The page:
Advocate General at the ECJ: no product liability for erroneous information
According to arguments made by Advocate General Hogan before the European Court of Justice (ECJ), the Product Liability Directive, Directive 85/374/EEC (PLD) (PDF), does not apply to damages arising from erroneous information in a newspaper.
The case involved a weekly column in an Austrian newspaper, titled "Benedict the herbalist priest," in which the author recommends the application of grated horseradish to alleviate rheumatic pain. Instead of a treatment time of 2-5 minutes, which would have been correct, the newspaper placed it at 2–5 hours. A reader followed these incorrect instructions and suffered a toxic contact reaction caused by the strong mustard oils. The Austrian Supreme Court asked the ECJ (Case No.: C-65/20) (PDF) to clarify whether no-fault liability in accordance with the PDL would come into consideration in such a case.
In his Opinion, the Advocate General argues that the answer to this question is no. While the newspaper is, generally speaking, a product within the meaning of Article 2 of the PLD, the Advocate General points out that liability in accordance with Article 1 of the PLD requires a defect arising from the embodiment of the product. He argues that this requirement is not met in this case since the defect arises from the information contained in the newspaper, and can therefore be qualified as a defective service. As a result, this case is outside the scope of the PLD.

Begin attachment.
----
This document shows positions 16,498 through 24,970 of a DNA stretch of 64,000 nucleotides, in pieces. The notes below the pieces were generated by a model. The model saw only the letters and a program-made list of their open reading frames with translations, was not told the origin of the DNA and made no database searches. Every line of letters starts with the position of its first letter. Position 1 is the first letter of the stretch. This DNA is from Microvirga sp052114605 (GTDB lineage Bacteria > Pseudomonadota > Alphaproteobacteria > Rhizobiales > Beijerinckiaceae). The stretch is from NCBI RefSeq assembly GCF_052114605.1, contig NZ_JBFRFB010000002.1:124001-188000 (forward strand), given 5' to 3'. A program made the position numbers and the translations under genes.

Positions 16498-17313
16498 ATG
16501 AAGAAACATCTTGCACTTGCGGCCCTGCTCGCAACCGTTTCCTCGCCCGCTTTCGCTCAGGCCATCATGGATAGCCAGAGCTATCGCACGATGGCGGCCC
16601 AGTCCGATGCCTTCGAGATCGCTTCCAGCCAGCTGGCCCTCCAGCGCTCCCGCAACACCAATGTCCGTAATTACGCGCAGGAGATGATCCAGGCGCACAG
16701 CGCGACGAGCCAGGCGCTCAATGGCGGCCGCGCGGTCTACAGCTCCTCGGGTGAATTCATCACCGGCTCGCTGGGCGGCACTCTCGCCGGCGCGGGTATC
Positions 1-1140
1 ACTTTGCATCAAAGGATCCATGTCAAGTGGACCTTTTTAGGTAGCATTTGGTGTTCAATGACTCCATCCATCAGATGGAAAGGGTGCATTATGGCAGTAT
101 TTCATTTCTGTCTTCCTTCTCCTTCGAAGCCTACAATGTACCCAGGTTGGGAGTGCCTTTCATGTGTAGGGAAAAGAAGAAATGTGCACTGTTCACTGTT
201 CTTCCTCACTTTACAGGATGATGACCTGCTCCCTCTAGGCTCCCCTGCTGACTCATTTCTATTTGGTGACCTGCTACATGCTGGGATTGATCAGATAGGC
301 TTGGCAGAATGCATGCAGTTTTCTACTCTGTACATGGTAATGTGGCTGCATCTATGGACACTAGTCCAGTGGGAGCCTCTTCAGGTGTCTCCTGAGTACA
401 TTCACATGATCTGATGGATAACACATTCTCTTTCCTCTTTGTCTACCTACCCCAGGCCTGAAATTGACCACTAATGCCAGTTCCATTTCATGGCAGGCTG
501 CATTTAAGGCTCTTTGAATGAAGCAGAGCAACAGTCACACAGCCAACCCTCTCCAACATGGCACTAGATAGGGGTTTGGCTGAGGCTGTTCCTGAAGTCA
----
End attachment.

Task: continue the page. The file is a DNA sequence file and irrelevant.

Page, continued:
The Advocate General's Opinion injects new life into the debate concerning the embodied product requirement in product liability law, which could affect liability for software as well. Recently, more and more authors have taken the position that application of the PLD cannot be denied merely because the product has no body. The wording of Article 2 of the PLD is actually clear: under that statute, "product" is defined as a movable object, i.e. as a physical object. Accordingly, liability for unembodied products is not intended based on the wording of the statute. Nevertheless, many voices in the literature have argued in favor of liability for unembodied products, pointing out that the PDL was enacted in 1985 and understandably did not consider the status of unembodied products, such as e.g. software, to the degree which would be necessary today. But the Advocate General argues that unembodied products cannot be included within the scope of the Directive by way of progressive development of the law, so that the embodied product requirement remains in effect. He concludes that no other assessment is possible without changing the law.
While the ECJ has yet to issue a judgment on this question, the court usually agrees with the Advocate General's opinions, which are issued in an independent capacity in preparation for the court's ruling, and which provide a template for the final decision. Nevertheless, we cannot rule out the possibility that the court's ruling will deviate from the Advocate General's Opinion. We will report any future developments.